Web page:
Pre-exposure prophylaxis, or PrEP, can drastically reduce your chances of becoming infected with HIV if you know you’re at risk. Once you become a patient of Piñero Preventive Medical Care in Orlando, Florida, your caring physician will go through your options with you. In many cases, you can start your PrEP treatment plan right away. It’s easy to schedule an appointment to find out if PrEP is right for you: Either call or book an appointment online.
Human immunodeficiency virus, more commonly known as HIV, is a viral attack on your immune system. The virus destroys certain white blood cells — T-helper or CDR cells — while copying itself inside those white blood cells. As the virus continues breaking down healthy blood cells, your immune system gradually weakens.
If this should happen, you’ll have a harder time fighting infections and diseases, leaving you vulnerable to major illnesses. In just 10-15 years, untreated HIV can do so much damage that your immune system might stop working altogether. Because your health and your life is at stake, it’s critical for you to take precautions in preventing HIV from spreading.
PrEP is short for pre-exposure prophylaxis. Your practitioner at Piñero Preventive Medical Care might suggest going through PrEP treatments if you have a very high risk of HIV. This treatment involves taking two different HIV medications every day to help reduce your chances of HIV infection.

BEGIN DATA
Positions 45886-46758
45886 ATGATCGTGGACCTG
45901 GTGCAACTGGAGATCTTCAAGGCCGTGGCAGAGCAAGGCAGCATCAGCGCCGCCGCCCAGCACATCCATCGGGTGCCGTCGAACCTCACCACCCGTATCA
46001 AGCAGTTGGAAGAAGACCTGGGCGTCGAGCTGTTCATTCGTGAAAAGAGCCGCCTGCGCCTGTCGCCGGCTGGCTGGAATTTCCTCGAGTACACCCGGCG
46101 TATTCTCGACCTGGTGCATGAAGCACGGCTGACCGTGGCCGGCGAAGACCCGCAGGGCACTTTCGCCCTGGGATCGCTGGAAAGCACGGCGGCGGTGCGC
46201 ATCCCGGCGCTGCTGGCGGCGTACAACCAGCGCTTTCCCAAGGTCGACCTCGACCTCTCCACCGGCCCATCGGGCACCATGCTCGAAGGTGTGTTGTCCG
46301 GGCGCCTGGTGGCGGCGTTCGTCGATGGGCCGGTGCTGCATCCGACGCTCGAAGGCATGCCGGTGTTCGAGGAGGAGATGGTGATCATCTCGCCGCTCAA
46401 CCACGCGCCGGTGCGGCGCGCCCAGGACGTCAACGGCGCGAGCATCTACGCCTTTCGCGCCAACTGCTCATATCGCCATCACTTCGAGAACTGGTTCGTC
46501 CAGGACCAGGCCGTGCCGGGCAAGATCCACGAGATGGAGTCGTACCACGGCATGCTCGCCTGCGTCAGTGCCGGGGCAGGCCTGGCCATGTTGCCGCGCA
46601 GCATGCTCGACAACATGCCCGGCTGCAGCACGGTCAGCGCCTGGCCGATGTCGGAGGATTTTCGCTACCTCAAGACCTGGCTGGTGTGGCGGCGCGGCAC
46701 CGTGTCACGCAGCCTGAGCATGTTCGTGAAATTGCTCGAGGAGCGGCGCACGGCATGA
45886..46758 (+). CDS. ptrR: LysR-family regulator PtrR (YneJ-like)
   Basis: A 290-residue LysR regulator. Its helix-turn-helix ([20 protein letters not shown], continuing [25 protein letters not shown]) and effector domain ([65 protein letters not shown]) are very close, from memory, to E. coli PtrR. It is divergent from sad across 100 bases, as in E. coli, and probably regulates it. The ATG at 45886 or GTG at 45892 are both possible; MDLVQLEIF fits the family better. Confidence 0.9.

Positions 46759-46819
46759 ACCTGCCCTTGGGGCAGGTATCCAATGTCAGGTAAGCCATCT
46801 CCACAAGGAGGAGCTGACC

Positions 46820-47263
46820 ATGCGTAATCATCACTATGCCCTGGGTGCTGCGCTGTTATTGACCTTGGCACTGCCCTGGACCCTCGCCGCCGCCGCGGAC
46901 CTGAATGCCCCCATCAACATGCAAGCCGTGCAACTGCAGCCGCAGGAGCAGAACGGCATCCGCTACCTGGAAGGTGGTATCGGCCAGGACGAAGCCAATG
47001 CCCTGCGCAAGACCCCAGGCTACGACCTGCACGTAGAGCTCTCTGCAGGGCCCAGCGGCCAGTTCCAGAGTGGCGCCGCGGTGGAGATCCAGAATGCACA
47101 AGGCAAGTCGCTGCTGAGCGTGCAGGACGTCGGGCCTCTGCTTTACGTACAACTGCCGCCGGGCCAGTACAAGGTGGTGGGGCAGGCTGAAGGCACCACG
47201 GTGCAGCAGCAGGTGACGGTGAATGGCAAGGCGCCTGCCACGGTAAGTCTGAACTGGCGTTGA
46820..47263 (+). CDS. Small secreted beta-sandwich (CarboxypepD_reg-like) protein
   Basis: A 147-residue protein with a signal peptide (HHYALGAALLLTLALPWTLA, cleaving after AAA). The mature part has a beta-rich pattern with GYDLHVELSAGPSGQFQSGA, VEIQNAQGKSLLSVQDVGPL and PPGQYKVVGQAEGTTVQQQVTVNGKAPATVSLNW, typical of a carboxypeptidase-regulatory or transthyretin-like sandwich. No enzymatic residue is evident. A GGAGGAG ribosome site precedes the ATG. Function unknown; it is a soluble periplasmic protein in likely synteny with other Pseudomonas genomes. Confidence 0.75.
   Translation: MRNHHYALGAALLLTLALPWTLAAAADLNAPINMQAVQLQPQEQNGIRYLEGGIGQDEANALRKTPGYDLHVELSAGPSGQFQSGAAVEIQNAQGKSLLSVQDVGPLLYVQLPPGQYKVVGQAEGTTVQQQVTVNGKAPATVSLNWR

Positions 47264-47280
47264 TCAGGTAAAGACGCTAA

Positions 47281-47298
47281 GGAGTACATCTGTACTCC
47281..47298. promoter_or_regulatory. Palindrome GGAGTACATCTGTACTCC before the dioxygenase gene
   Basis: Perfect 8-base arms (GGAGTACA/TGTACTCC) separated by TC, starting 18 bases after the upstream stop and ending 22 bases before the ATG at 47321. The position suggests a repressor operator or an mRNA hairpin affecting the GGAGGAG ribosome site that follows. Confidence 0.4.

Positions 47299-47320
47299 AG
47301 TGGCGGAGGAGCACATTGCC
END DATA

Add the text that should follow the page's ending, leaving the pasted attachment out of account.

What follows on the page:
While you should always use protection during sexual activity, PrEP therapy can further decrease your risk of HIV if you know your partner is HIV positive. PrEP has been proven to be more than 90% effective against HIV infection from sexual intercourse when it’s used exactly how your doctor prescribes it. If your risk stems from sharing needles, PrEP can reduce your HIV infection chances by as much as 70%.
You should consider PrEP if you know your partner has HIV, or if you share needles with someone else who has HIV. It’s also common for all LGBT adults who aren’t in mutually monogamous relationships to get PrEP treatment, especially if condom use is infrequent during sexual intercourse.
Your doctor could suggest a round of PrEP if you have injected drugs or shared needles with someone in the past six months. That's why it’s essential to be open and honest with your practitioner. If you hide these details about your lifestyle, your doctor might not be able to help you prevent HIV with the use of PrEP.
Women who are pregnant, breastfeeding, or who want to become pregnant might be able to take PrEP as well. This may be an option for protecting you and your baby if your partner is HIV-positive.